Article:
SILVER SPRING, Md. — Nielsen shares tumbled 16% at the opening bell today after the TV ratings and marketing data company rejected a $9 billion takeover bid from a group of private equity firms.
Nielsen said that the offer of $25.40 per share “significantly undervalues” the New York City company. It said late Sunday that it had consulted with, among others, its third largest shareholder WindAcre Partnership, which opposed the sale at those terms.
WindAcre said Sunday that it would acquire enough shares to scuttle the deal if the board went further. Nielsen said that shareholder approval was unlikely without support from WindAcre, which already owns a stake of more than 9%.
“We do not believe the offer comes close to recognizing Nielsen’s intrinsic value and we were not going to be forced out of our holding at this price,” said Snehal Amin, managing partner of WindAcre. “We intended to block the transaction, so that we could realize, in time, the intrinsic value of our investment. We believe strongly that the Board made the right decision in the face of an inadequate offer.”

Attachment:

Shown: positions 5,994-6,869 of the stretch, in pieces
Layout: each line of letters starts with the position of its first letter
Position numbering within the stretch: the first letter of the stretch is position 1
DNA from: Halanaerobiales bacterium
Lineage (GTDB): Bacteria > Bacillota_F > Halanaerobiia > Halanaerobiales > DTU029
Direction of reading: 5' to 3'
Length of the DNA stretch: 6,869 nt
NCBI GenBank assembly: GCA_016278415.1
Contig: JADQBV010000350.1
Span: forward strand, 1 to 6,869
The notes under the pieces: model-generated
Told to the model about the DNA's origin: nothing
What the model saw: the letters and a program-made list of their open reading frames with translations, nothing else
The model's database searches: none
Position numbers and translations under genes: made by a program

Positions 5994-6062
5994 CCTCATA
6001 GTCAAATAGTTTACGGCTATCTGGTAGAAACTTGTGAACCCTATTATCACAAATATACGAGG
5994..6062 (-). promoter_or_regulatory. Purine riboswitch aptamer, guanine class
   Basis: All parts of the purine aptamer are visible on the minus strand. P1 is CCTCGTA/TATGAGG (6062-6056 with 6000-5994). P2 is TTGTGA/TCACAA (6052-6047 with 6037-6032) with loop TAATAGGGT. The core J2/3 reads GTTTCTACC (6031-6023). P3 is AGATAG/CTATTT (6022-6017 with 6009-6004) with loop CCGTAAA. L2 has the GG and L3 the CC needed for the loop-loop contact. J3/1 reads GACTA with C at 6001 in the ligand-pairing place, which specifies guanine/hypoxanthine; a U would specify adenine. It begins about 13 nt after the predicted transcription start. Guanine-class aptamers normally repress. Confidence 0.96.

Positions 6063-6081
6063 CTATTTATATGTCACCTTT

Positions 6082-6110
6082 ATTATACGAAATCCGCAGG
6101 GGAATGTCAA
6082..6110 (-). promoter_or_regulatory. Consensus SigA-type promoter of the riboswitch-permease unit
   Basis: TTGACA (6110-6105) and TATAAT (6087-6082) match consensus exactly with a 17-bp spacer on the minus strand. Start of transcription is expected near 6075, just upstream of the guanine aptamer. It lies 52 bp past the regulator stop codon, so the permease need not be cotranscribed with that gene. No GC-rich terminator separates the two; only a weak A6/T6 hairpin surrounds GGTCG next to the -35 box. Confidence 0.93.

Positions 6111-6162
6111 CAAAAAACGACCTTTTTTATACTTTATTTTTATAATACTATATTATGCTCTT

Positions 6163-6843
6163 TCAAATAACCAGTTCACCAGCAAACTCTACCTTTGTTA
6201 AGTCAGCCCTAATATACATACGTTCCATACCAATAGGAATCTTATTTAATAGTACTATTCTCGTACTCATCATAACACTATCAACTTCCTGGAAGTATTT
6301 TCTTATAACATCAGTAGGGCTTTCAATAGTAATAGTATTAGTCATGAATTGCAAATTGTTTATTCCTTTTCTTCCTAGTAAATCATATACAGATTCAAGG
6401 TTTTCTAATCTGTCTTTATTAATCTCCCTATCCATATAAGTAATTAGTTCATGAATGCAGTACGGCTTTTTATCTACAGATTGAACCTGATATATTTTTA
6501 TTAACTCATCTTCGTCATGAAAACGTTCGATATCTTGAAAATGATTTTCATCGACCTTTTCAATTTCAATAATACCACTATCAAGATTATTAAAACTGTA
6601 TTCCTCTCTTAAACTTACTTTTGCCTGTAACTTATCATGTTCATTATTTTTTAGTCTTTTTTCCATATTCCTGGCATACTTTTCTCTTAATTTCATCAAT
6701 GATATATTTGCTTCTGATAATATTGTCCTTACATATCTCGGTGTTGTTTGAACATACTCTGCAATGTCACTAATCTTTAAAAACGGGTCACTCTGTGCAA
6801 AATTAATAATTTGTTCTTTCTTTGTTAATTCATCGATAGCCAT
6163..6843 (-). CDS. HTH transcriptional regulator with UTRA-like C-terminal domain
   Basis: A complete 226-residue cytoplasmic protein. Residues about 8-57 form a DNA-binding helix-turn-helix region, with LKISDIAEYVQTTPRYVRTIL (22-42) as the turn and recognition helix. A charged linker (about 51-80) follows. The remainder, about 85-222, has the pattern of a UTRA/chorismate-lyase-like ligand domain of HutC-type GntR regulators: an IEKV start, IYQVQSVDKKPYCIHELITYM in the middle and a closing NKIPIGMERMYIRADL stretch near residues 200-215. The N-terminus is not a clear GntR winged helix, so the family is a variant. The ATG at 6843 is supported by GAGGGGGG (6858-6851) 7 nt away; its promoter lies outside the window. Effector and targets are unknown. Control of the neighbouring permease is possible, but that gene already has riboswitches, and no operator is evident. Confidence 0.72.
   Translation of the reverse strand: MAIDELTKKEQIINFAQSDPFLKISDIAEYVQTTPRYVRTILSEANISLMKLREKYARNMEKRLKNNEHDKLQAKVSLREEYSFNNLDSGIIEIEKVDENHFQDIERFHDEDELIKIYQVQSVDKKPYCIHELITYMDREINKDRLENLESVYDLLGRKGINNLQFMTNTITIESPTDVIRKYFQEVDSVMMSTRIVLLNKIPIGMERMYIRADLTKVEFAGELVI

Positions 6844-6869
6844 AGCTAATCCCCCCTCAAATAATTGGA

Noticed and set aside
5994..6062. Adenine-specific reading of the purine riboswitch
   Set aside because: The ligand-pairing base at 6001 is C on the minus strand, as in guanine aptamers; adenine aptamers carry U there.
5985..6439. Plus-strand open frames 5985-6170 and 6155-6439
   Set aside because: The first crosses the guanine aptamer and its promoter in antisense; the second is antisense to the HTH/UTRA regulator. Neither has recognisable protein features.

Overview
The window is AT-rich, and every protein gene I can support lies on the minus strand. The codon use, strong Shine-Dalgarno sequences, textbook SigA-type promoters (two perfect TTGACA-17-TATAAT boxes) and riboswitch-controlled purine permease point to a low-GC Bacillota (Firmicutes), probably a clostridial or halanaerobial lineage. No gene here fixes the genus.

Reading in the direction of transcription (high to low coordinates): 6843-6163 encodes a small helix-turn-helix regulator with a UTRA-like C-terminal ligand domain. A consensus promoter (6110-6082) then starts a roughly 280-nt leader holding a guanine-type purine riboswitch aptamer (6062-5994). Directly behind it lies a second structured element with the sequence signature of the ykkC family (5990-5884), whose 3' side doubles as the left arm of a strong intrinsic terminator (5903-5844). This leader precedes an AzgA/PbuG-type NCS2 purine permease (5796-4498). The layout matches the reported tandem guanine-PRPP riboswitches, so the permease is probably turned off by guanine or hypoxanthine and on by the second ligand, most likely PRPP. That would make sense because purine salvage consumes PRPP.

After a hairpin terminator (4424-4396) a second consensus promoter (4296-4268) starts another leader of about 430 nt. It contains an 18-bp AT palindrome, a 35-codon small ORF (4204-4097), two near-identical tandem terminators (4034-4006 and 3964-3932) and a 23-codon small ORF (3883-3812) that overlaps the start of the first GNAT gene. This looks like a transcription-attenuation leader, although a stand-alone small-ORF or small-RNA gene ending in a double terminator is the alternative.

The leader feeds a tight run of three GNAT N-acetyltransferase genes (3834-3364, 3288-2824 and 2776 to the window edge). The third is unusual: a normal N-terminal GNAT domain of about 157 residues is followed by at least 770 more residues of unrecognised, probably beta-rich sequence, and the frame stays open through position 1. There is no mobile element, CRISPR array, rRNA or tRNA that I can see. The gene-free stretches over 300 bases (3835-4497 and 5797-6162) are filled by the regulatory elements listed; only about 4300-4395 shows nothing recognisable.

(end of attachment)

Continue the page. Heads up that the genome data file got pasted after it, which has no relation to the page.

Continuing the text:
Nielsen, instead, will begin buying its own shares under a previously approved $1 billion share repurchase authorization.
Media companies have been more vocal recently in their unhappiness with Nielsen, which for decades has had a virtual monopoly on measuring television viewership, statistics used to govern billions of dollars in advertising spending. Critics allege that Nielsen is not equipped to handle the dramatic shift toward streaming services and viewing on a wide array of devices.
Speculation over a possible takeover first emerged last week, sending shares up 30%.
Nielsen said today that it is on schedule to deliver its solution for tracking viewership across media platforms sometime this year.
At the opening bell, shares of Nielsen Holdings Plc. slumped $3.92, to $20.52.